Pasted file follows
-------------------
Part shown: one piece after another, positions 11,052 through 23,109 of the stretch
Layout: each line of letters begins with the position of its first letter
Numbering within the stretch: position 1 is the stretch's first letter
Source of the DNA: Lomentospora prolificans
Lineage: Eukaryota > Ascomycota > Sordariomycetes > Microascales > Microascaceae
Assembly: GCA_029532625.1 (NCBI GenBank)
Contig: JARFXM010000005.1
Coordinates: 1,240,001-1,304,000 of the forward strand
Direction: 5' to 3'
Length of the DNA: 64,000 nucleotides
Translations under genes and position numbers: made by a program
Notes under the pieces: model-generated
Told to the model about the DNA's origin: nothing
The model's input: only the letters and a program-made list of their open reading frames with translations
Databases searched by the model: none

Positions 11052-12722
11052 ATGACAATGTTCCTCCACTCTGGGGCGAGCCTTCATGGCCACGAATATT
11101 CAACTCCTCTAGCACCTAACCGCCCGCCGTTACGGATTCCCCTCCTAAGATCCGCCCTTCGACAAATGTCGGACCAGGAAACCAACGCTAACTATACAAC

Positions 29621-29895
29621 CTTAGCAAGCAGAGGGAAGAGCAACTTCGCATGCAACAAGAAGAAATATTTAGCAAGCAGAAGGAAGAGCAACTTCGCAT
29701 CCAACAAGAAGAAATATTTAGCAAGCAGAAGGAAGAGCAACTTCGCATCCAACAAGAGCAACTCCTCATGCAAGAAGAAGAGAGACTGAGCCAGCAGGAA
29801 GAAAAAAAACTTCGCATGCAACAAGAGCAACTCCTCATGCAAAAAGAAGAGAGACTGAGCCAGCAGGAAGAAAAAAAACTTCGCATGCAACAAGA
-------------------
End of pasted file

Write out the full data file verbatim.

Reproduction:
Part shown: one piece after another, positions 11,052 through 23,109 of the stretch
Layout: each line of letters begins with the position of its first letter
Numbering within the stretch: position 1 is the stretch's first letter
Source of the DNA: Lomentospora prolificans
Lineage: Eukaryota > Ascomycota > Sordariomycetes > Microascales > Microascaceae
Assembly: GCA_029532625.1 (NCBI GenBank)
Contig: JARFXM010000005.1
Coordinates: 1,240,001-1,304,000 of the forward strand
Direction: 5' to 3'
Length of the DNA: 64,000 nucleotides
Translations under genes and position numbers: made by a program
Notes under the pieces: model-generated
Told to the model about the DNA's origin: nothing
The model's input: only the letters and a program-made list of their open reading frames with translations
Databases searched by the model: none

Positions 11052-12722
11052 ATGACAATGTTCCTCCACTCTGGGGCGAGCCTTCATGGCCACGAATATT
11101 CAACTCCTCTAGCACCTAACCGCCCGCCGTTACGGATTCCCCTCCTAAGATCCGCCCTTCGACAAATGTCGGACCAGGAAACCAACGCTAACTATACAAC

Positions 29621-29895
29621 CTTAGCAAGCAGAGGGAAGAGCAACTTCGCATGCAACAAGAAGAAATATTTAGCAAGCAGAAGGAAGAGCAACTTCGCAT
29701 CCAACAAGAAGAAATATTTAGCAAGCAGAAGGAAGAGCAACTTCGCATCCAACAAGAGCAACTCCTCATGCAAGAAGAAGAGAGACTGAGCCAGCAGGAA
29801 GAAAAAAAACTTCGCATGCAACAAGAGCAACTCCTCATGCAAAAAGAAGAGAGACTGAGCCAGCAGGAAGAAAAAAAACTTCGCATGCAACAAGA